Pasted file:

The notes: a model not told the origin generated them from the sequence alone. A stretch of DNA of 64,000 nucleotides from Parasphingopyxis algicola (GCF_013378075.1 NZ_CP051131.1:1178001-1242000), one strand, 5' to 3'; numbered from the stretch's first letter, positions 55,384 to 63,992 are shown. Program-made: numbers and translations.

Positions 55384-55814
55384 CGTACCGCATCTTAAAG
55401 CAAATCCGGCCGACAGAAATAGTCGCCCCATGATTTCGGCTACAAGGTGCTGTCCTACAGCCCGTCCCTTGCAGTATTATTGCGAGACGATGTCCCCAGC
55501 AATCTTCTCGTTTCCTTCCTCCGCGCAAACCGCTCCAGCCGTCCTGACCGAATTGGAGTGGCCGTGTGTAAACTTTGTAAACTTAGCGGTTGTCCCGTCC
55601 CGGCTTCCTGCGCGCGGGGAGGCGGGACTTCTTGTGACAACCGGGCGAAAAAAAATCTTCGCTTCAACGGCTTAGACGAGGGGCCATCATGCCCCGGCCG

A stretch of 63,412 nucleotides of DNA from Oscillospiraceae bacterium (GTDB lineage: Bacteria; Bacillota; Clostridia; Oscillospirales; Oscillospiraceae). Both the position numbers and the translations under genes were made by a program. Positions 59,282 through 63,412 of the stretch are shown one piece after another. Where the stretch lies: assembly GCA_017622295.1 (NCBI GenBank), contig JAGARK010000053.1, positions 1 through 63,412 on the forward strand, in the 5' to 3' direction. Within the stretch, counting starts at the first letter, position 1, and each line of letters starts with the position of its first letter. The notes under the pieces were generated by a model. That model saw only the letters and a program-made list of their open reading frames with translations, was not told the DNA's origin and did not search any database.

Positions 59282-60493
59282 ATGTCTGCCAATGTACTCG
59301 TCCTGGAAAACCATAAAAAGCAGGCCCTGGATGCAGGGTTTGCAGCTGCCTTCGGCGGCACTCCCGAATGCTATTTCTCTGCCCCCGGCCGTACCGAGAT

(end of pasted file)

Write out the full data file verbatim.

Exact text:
The notes: a model not told the origin generated them from the sequence alone. A stretch of DNA of 64,000 nucleotides from Parasphingopyxis algicola (GCF_013378075.1 NZ_CP051131.1:1178001-1242000), one strand, 5' to 3'; numbered from the stretch's first letter, positions 55,384 to 63,992 are shown. Program-made: numbers and translations.

Positions 55384-55814
55384 CGTACCGCATCTTAAAG
55401 CAAATCCGGCCGACAGAAATAGTCGCCCCATGATTTCGGCTACAAGGTGCTGTCCTACAGCCCGTCCCTTGCAGTATTATTGCGAGACGATGTCCCCAGC
55501 AATCTTCTCGTTTCCTTCCTCCGCGCAAACCGCTCCAGCCGTCCTGACCGAATTGGAGTGGCCGTGTGTAAACTTTGTAAACTTAGCGGTTGTCCCGTCC
55601 CGGCTTCCTGCGCGCGGGGAGGCGGGACTTCTTGTGACAACCGGGCGAAAAAAAATCTTCGCTTCAACGGCTTAGACGAGGGGCCATCATGCCCCGGCCG

A stretch of 63,412 nucleotides of DNA from Oscillospiraceae bacterium (GTDB lineage: Bacteria; Bacillota; Clostridia; Oscillospirales; Oscillospiraceae). Both the position numbers and the translations under genes were made by a program. Positions 59,282 through 63,412 of the stretch are shown one piece after another. Where the stretch lies: assembly GCA_017622295.1 (NCBI GenBank), contig JAGARK010000053.1, positions 1 through 63,412 on the forward strand, in the 5' to 3' direction. Within the stretch, counting starts at the first letter, position 1, and each line of letters starts with the position of its first letter. The notes under the pieces were generated by a model. That model saw only the letters and a program-made list of their open reading frames with translations, was not told the DNA's origin and did not search any database.

Positions 59282-60493
59282 ATGTCTGCCAATGTACTCG
59301 TCCTGGAAAACCATAAAAAGCAGGCCCTGGATGCAGGGTTTGCAGCTGCCTTCGGCGGCACTCCCGAATGCTATTTCTCTGCCCCCGGCCGTACCGAGAT